With all of the electronic automotive conveniences we have today, it’s hard to believe that electric starting and lighting debuted 104 years ago on the 1912 Cadillac. In those days, the ritual of starting an automobile required patience, finesse, strength, and agility.
Let me describe the process. First, check that the transmission is in neutral. Second, make sure the ignition is off. Third, retard the spark lever on the right-hand side of the steering wheel and advance the throttle lever on the left-hand side of the steering wheel to an extent known only after experience. Fourth, move to the front of the auto and prime the engine by cranking two half-turns from the 6 to 12 o’clock positions. Fifth, go back and turn the ignition on. Sixth, properly grasp the crank with the thumb overlapping the first fingers to prevent an injury from back-firing and crank the engine one or two turns. If your luck is good, the engine starts. Lastly, quickly spring to the controls, advance the spark and retard the throttle before the engine dies. Whew, I’m tired already.
Even though this routine might be carefully followed, the hazard remains of the engine back-firing with the consequent backward kick of the crank causing injury.
Here’s an example. On a December day in 1910, a lone woman drove through Belle Isle Park in Detroit, Michigan. She took an incline too slowly and stalled the engine. Byron T. Carter of the Carter Car Co. stopped to help by cranking the motor for her. Not realizing that the spark had not been retarded, he turned the crank and the engine back-fired. Lashing back, the crank broke his arm and smashed his face and jaw. Although Mr. Carter’s broken jaw and arm did not seem to be serious, he died within a few weeks from complications caused by pneumonia.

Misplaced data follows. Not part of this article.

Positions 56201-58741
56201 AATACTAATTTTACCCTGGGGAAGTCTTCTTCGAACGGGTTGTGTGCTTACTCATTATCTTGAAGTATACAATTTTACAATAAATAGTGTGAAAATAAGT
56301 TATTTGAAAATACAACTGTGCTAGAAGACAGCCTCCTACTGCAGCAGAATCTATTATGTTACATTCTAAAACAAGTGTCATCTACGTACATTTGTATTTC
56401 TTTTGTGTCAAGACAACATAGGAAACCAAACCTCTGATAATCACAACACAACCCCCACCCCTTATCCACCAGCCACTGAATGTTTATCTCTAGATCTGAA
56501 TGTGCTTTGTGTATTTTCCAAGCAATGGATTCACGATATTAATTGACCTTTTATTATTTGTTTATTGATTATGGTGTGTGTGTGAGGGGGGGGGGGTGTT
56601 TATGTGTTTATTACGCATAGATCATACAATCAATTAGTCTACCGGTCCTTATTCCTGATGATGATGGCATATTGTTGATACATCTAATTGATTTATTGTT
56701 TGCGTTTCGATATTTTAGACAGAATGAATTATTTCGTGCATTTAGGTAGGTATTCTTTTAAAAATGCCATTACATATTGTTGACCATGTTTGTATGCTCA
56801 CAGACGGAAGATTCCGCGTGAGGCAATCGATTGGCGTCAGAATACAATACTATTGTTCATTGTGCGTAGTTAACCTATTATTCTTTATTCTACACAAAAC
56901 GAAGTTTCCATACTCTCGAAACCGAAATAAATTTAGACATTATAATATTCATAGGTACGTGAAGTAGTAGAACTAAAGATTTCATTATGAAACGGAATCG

Upon hearing of this incident, Henry M. Leland, general manager of the Cadillac Division of General Motors Corporation, felt that no other automotive improvement was more urgent than a mechanical starter. He proclaimed to his engineering staff. “The Cadillac car will kill no more men if we can help it. Lay all the other projects aside. We are going to develop a fool-proof device for starting Cadillac motors.”
Cadillac engineers worked with fury to design a suitable system for their car, but were unable to devise a starter motor small enough to fit under the hood of their car. Then, Earl C. Howard, Cadillac assistant sales-manager, recalled Charles F. Kettering of Dayton Engineering Laboratories Company, later known as Delco. Kettering had previously designed a high-torque motor with an over-running clutch for cash registers.
Kettering was summoned to Detroit to review Cadillac engineering developments. He then returned to Dayton, Ohio, to develop a suitable starter motor and clutch. Cadillac engineers and Kettering assembled back in Detroit on February 27, 1911, when their systems were installed. The ignition switch was thrown, and the engine throbbed instantly to life.
Perfecting the system took more experimentation and testing. Formal announcement of the 1912 Cadillac with the new electric starting and lighting system was August 20, 1911. Contractually Cadillac had exclusive right to the system for one year. In 1913, Cole, Hudson, Jackson, Oakland, Oldsmobile, and Packard all used the system. Other manufacturers quickly followed.
So, the next time you instantly start your car with automatic lighting systems, your might think back to the days before the innovation of electric starting and lighting on the 1912 Cadillac. Happy motoring.